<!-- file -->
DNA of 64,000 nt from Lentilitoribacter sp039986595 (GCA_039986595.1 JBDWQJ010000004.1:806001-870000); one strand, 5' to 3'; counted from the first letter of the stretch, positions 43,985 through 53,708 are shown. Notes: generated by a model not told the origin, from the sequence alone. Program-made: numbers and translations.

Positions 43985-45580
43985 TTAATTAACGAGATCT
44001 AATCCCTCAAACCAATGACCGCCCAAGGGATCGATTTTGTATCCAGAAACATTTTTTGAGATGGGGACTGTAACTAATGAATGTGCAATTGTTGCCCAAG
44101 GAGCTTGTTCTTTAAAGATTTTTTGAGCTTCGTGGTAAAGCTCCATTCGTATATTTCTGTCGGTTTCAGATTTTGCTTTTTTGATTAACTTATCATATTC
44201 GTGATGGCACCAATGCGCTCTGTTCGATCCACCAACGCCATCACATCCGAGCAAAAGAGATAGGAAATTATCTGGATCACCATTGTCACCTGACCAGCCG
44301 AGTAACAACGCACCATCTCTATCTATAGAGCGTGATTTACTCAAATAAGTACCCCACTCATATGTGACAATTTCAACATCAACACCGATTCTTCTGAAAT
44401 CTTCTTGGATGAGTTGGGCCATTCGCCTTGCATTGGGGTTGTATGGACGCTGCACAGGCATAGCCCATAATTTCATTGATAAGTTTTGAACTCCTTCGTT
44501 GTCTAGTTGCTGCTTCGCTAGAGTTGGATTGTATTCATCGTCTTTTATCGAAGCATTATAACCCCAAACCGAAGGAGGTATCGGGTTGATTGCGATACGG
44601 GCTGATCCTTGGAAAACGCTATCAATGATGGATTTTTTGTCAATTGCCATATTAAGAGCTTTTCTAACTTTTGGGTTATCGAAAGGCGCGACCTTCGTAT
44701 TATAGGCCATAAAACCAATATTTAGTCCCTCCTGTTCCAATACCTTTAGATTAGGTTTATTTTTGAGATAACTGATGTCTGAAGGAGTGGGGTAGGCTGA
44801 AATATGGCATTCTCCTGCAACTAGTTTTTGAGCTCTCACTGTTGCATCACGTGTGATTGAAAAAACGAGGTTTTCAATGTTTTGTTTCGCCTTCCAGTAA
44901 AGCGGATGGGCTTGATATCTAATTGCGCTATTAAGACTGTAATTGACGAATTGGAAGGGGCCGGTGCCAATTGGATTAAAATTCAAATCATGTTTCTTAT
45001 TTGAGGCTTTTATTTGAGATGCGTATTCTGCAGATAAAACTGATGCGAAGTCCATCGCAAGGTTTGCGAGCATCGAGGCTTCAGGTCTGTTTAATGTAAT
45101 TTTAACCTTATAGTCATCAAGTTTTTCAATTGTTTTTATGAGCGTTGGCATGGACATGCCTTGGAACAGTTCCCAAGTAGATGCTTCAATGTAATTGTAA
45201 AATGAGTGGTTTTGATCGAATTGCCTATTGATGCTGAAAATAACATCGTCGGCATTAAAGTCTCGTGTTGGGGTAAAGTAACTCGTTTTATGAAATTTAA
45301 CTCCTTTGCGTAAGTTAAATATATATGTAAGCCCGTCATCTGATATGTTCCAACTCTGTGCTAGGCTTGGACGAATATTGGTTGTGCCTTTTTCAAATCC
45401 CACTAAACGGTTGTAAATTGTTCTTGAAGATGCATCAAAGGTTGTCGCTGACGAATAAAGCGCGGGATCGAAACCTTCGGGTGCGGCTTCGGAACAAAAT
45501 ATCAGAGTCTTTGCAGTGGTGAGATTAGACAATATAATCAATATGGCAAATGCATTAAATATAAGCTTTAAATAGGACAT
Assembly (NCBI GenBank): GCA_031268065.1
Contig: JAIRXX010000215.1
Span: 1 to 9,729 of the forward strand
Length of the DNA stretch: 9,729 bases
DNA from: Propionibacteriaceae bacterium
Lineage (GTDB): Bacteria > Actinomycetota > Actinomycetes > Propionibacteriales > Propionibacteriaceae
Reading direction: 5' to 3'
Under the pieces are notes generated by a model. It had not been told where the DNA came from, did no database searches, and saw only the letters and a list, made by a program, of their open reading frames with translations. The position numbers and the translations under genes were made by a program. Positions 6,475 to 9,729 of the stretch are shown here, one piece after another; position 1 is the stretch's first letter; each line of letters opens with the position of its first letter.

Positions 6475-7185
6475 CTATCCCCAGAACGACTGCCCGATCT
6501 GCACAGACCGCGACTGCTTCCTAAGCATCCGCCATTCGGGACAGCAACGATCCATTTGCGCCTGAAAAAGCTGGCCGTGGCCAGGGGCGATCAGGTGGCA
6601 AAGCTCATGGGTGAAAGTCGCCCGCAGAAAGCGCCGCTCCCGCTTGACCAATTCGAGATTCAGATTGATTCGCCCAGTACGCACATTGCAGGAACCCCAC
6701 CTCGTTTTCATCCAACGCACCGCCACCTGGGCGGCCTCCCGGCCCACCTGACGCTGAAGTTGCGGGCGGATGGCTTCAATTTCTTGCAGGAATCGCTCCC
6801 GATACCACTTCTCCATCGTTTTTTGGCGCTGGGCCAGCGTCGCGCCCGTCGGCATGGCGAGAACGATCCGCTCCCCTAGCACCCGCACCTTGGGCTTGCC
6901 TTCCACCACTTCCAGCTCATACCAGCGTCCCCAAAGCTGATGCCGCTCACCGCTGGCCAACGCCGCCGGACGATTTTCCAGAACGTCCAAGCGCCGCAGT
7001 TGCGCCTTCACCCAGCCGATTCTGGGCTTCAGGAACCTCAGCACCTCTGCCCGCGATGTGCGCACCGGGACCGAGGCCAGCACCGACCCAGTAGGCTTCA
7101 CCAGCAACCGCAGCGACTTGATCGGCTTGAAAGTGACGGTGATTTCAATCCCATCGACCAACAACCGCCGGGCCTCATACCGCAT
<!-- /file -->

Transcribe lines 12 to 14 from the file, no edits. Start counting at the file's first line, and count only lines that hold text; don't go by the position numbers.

44801 AATATGGCATTCTCCTGCAACTAGTTTTTGAGCTCTCACTGTTGCATCACGTGTGATTGAAAAAACGAGGTTTTCAATGTTTTGTTTCGCCTTCCAGTAA
44901 AGCGGATGGGCTTGATATCTAATTGCGCTATTAAGACTGTAATTGACGAATTGGAAGGGGCCGGTGCCAATTGGATTAAAATTCAAATCATGTTTCTTAT
45001 TTGAGGCTTTTATTTGAGATGCGTATTCTGCAGATAAAACTGATGCGAAGTCCATCGCAAGGTTTGCGAGCATCGAGGCTTCAGGTCTGTTTAATGTAAT